Does Smoking One Cigarette Mean I've Relapsed?

Cropped Image Of Person Smoking Cigarette
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A reader asks:

I quit smoking three months ago. I've been feeling depressed, and smoking was tempting me more and more. I slipped and smoked, but only had one cigarette. In fact, I didn't smoke the whole thing--just a few puffs. Do I have to start over from day one again now, or should I just go on as though it didn't happen?


Smoking one cigarette does not erase all of the smoke-free time you’ve accumulated.

For some people, starting over from scratch following a slip is so demoralizing that they run the risk of giving up entirely, returning to smoking on a full-time basis.

How you choose to move forward following a smoking slip is up to you. Do what you are comfortable with, but make sure you take some time to analyze and correct the faulty thinking that allowed you to pick up that cigarette and smoke it in the first place.

The Real Danger of Smoking a Few Puffs

Physically, you have reintroduced nicotine into your body.  Smokers are nicotine addicts.  We are not stronger than the drug.  Test that after you've quit, and you run the risk of a return to full time smoking faster than you might think.  The only sure way to keep the inner addict in control is to keep nicotine out.

Psychologically, that single cigarette signals a change in mindset that needs to be corrected.  Cigarettes don't light themselves and jump into our mouths.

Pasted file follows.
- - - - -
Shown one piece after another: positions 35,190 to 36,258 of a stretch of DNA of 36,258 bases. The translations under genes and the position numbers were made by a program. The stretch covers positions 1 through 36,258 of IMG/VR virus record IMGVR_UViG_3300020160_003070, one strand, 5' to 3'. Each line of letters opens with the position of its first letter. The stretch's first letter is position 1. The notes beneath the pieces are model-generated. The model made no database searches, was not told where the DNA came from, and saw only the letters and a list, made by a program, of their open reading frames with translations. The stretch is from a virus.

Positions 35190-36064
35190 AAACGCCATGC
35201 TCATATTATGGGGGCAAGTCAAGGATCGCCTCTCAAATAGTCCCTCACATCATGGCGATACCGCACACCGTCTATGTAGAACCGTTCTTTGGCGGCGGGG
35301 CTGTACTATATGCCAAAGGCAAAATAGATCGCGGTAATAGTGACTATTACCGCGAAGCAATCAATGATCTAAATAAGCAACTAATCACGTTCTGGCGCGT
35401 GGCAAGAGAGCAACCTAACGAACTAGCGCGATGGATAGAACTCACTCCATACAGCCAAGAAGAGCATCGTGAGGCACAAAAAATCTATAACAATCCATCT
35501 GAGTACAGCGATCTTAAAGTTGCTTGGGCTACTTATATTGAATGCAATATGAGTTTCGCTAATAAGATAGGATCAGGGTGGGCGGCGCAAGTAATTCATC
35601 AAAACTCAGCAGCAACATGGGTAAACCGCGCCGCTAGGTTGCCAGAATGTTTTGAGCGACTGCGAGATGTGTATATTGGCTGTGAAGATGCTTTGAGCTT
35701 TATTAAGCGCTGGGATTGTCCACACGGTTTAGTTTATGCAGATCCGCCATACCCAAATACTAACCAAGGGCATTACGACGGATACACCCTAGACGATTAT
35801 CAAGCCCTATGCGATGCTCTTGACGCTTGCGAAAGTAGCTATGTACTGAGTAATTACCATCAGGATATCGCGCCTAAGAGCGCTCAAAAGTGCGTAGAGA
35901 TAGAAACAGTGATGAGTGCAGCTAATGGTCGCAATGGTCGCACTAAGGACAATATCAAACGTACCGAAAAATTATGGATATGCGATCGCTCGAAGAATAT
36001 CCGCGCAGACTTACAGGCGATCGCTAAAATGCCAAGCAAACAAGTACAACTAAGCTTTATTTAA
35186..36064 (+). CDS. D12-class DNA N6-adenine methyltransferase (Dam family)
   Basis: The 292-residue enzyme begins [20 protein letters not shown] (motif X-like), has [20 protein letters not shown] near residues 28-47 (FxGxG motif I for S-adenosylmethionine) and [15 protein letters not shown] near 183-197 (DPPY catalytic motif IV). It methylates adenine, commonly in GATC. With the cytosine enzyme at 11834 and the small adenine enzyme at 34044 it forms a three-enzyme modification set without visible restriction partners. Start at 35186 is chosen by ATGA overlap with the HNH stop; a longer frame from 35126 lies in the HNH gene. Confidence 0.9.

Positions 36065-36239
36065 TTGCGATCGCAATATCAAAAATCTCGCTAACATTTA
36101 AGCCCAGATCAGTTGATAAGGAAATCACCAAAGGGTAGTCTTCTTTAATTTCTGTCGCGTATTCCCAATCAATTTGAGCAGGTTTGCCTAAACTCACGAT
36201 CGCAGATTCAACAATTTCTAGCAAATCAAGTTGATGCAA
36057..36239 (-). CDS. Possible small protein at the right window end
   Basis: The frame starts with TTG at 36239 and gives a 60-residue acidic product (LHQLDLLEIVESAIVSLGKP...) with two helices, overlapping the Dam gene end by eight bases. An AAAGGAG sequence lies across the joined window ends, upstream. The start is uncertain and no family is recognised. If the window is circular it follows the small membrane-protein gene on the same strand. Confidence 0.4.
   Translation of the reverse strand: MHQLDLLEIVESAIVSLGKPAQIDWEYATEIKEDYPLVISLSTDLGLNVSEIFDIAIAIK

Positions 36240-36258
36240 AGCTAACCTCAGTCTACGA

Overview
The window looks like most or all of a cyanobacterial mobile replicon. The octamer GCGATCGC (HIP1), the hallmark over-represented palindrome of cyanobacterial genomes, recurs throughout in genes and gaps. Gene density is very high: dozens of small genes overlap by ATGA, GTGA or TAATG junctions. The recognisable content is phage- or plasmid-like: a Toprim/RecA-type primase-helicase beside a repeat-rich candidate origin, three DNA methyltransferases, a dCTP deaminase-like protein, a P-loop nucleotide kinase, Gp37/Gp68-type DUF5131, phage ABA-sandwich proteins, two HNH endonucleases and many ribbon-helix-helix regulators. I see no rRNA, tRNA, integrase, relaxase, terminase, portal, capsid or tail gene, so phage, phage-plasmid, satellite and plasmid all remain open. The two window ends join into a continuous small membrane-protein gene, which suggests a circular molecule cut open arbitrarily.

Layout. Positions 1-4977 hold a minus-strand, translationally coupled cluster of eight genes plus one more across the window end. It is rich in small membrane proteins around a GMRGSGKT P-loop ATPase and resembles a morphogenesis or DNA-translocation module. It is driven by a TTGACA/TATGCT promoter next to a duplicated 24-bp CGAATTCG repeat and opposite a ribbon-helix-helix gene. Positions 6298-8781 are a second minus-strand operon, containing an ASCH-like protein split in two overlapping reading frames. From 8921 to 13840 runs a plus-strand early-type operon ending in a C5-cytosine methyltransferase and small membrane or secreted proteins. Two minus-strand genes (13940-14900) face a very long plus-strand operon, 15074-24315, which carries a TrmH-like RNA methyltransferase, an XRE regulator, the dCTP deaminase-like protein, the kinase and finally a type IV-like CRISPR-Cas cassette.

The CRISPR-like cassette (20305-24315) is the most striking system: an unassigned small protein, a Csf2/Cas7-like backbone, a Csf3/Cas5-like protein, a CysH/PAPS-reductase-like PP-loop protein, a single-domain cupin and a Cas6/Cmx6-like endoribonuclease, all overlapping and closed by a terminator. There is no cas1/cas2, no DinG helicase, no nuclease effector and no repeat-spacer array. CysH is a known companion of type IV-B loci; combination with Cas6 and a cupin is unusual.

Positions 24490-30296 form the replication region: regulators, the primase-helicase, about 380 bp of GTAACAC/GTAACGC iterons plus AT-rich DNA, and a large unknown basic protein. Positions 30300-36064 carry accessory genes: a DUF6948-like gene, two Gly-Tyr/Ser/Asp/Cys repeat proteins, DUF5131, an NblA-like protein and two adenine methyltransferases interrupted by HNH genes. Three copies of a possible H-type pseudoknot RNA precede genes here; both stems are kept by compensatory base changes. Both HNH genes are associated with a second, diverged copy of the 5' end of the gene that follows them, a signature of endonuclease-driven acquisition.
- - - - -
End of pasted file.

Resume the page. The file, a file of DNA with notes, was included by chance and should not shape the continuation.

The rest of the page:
Almost always, the shift towards smoking starts well ahead of the actual event. Figure out what triggered it and then come up with a plan to avoid the same pitfall in the future.

Recovery from nicotine comes gradually.  There are going to be triggers that bring on strong urges to smoke as you move through smoking cessation, but it won't always be that way.

Each time you face down one of those urges, your brain logs it and breaks that connection to smoking bit-by-bit.  

In time, triggers to smoke will be rare to nonexistent.  For now though, use that plan you devised to make your way through them without lighting up.

Remember Your Reasons for Quitting

Dive back into why you quit smoking in the first place. Think about how you felt on your quit day.

  • Were you sick and tired of smoking?
  • Were you living in fear of contracting a smoking-related illness?
  • Did you hate that you couldn't stop smoking?
  • Did you have a chronic cough or shortness of breath?
  • Were you embarrassed by your smoking habit?
  • Did you spend a lot of time wishing you could quit smoking, once and for all?

None of the reasons you had when you quit smoking are any less true today.

It's easy to lose sight of the importance of what you're doing when you get a few months of smoke-free time under your belt. Maybe that chronic cough is gone, or you've convinced yourself that quitting isn't that hard and you can smoke for a day and get right back to your quit.

Don't believe it! You're having junkie thoughts.  Nicotine addiction doesn't let go easily and if you light up, you'll quickly be reminded of just how true that is.

Revisit your list of reasons, start a list now if you don't have one. Read everything you can find about the effects of smoking, even if you've read it all before. A refresher will help build your resolve back up.

Relapse is a Slippery Slope

If you've had a smoking slip, it's important for you to do the work to get your head back in the game. It may not be easy, but it's worth it.

Be patient and give yourself the time you need to allow for healing, both physically and emotionally. The day will come when smoking is a distant, detached memory. When it does, you'll be thankful you stuck with your quit program through thick and thin.

More reading:  5 Steps That Lead to a Smoking Relapse

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